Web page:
More than ever

I read this article with interest this morning.  “Why Educators Still Matter in the Digital Age“.

It wasn’t until partially through the article that the author talks about the role of the teacher being “more important than ever before”.  I would have made that part of the title, as I have done with this post.  In addition to the points raised in the article, I would add the following.

Determining what is best and appropriate

We’ve all heard the message about digital natives and digital immigrants and the concept has been written off, rightfully, by most.  I still maintain that it was a wakeup call for educators.  Yes, you can “just Google it”, but it takes a professional to understand and guide the student to the most relevant and important uses of information and technology.  Especially online, it’s a confusing world out there.  How does the emergent learner survive without appropriate guidance and support?  That guidance also knows when digital technology is not appropriate for the learning task at hand.


Even in times where the most appropriate choices have been made, anyone is one click away from another tab to check Facebook updates or a task switch to another application that’s more fun or interesting than the task at hand. 

Cutting through the nonsense

There are so many experts that claim to have the right answer.  It can range from the type of software that’s licensed centrally, the videos that describe how to do something, the time that it takes to learn something, the theory of the day, …  It’s only that teacher who has the regular contact to know what’s actually happening with the learning. This piece of technology may work in their labs or as part of the research that they’ve read but does it work with the students in Room ###?


We know that ongoing, immediate, and effective feedback along with appropriate assessment is the best way to ensure student success.  Technology is getting better but the feedback from a self-marking test pales in comparison with that friendly voice in the classroom that says, “Did you consider this?” or “I’d like you to take another try at it”.  Digital technology can be wonderful but it falls short when it comes to assessing a performance that just can’t be assessed with the technology.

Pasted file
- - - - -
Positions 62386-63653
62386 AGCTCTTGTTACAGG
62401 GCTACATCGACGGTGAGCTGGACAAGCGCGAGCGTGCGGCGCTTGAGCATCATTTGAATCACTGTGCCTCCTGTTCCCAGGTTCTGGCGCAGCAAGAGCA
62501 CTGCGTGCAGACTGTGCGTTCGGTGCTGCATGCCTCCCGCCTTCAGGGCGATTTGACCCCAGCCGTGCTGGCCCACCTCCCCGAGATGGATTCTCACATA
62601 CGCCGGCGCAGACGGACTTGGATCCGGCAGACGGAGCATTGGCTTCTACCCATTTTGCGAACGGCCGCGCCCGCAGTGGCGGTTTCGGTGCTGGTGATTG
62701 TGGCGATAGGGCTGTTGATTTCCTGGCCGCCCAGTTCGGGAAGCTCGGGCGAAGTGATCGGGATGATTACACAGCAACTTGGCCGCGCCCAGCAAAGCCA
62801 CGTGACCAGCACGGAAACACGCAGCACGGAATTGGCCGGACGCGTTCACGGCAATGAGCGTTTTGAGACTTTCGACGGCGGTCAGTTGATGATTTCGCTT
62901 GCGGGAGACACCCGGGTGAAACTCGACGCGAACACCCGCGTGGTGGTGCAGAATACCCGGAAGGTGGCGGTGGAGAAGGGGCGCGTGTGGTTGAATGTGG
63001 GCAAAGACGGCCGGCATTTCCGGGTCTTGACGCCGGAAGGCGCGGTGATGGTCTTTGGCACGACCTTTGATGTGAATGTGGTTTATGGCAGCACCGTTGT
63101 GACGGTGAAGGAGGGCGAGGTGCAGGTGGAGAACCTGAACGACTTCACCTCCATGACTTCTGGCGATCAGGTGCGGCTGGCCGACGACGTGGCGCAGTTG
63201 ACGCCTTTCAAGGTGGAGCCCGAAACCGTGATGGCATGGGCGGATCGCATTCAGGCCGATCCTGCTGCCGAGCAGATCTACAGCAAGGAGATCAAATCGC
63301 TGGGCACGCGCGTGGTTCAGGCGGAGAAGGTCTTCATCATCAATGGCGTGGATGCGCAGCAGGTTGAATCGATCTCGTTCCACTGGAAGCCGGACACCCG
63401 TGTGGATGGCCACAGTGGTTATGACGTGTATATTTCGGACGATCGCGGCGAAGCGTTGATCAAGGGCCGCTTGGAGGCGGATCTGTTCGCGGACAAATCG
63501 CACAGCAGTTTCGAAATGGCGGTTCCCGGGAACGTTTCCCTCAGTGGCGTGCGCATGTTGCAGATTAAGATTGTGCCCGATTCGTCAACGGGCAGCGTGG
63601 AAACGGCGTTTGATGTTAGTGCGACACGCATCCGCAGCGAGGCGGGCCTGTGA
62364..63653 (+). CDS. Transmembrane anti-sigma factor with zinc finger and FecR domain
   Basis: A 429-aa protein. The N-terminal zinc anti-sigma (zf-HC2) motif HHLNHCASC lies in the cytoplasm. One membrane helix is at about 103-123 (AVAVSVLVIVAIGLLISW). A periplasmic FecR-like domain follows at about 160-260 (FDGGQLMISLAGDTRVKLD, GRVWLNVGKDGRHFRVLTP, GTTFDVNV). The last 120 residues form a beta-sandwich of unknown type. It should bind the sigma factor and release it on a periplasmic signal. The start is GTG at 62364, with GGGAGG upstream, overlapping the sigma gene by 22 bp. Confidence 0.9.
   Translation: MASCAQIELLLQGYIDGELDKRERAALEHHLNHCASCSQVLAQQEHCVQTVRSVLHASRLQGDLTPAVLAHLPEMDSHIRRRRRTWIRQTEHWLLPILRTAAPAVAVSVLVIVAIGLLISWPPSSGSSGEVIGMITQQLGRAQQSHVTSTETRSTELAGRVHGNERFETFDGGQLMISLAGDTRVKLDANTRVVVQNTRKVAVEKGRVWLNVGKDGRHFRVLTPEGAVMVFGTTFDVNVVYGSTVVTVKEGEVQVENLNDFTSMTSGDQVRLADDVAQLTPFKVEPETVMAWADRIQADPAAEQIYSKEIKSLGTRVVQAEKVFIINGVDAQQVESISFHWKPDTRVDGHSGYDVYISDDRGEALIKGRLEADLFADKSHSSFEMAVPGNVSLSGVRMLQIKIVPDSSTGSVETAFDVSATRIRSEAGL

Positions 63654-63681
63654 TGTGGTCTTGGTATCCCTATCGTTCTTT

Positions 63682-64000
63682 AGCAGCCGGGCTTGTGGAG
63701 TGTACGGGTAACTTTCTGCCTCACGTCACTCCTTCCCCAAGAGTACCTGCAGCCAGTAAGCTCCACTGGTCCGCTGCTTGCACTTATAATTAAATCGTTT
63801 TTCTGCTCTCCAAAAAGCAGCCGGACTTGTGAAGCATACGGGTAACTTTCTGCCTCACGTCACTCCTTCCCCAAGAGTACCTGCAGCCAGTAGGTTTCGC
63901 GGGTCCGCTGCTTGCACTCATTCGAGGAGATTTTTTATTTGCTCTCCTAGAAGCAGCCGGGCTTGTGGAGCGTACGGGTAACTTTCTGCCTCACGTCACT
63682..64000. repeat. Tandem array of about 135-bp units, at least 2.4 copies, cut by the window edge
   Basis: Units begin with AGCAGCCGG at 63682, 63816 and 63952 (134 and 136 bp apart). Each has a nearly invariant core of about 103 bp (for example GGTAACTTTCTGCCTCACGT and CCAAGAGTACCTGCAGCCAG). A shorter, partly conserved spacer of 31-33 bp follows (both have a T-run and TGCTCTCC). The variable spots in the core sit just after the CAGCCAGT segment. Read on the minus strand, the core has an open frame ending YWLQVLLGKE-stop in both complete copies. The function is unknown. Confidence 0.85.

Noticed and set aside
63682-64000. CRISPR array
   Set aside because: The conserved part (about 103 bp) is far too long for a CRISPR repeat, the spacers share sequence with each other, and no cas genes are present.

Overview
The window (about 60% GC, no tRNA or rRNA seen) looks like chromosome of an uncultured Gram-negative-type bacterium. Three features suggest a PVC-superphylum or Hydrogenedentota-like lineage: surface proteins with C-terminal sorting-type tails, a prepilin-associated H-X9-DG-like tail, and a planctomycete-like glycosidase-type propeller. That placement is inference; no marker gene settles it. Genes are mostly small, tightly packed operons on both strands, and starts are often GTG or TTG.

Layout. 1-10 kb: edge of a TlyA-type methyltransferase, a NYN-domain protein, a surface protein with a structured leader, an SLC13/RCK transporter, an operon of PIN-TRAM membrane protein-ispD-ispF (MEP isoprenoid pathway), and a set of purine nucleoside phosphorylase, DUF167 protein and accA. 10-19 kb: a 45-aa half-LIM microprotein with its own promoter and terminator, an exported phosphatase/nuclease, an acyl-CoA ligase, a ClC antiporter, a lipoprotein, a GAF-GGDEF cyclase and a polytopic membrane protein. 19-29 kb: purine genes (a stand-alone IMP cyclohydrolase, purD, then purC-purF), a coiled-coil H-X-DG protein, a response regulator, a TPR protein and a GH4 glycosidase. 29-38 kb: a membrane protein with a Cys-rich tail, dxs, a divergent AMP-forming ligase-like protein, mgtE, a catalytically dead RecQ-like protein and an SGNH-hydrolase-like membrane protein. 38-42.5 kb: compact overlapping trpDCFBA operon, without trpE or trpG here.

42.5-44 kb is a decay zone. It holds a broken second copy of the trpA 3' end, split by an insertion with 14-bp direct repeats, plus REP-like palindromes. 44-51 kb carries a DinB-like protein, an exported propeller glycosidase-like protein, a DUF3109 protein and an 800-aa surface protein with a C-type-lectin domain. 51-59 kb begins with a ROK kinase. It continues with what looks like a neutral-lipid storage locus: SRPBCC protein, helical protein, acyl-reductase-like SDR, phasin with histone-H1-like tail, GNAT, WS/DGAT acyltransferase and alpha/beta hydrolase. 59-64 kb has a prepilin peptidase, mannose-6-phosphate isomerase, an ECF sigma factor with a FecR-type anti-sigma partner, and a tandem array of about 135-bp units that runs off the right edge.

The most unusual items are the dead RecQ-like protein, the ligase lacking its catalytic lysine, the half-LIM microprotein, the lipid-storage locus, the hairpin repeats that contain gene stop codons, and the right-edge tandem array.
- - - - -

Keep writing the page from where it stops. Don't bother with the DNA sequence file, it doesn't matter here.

Contact with Mom and Dad

Have you ever wondered what a parent/teacher interview with a piece of technology would look like?  Can digital technology understand the personal issues that might be happening at home or with the child?  Can that technology work on a plan for working with home for improvement?

I like technology as much as the next person.  At this point, it still remains a guest in the classroom used by teachers and students where appropriate.  The options for its use have never been better.  It’s still not at the point where it can go it alone!

Author: dougpete

The content of this blog is generated by whatever strikes my fancy at any given point. It might be computers, weather, political, or something else in nature. I experiment and comment a lot on things so don't take anything here too seriously; I might change my mind a day later but what you read is my thought and opinion at the time I wrote it! My personal website is at: Follow me on Twitter: I'm bookmarking things at:

3 thoughts on “More than ever”

  1. Doug, this post makes me think of different presentations I’ve gone to before that discuss technology in the classroom. I’ve heard multiple speakers question the role of the teacher because of the tool/device/app that’s being used in the classroom. Your post and the article show the important role that teachers play when using technology in the classroom.

    I think there’s another component to all of this though. It’s not just the individual educators that matter more than ever, but the TEAM of educators and administrators, that do. At multiple schools now, I’ve seen the impact that this team can have. They can support each other when looking at the benefits/drawbacks of tools, and how to best use them for different reasons. They can support each other through the implementation and reflection process. Administrators that believe in the value of technology and are co-learners with educators, students, and parents, really do make a difference in how others may view changes in practices and/or changes in tools. Teams/support systems, matter! I think that this is a good example of how we can be better together.

    I’m curious to hear what others have to say about this!

  2. I didn’t intend the post to be exclusively directed as those that currently hold the title “teacher”. As you note, education is more than that. “Educator”, as referenced in the original post includes many more.

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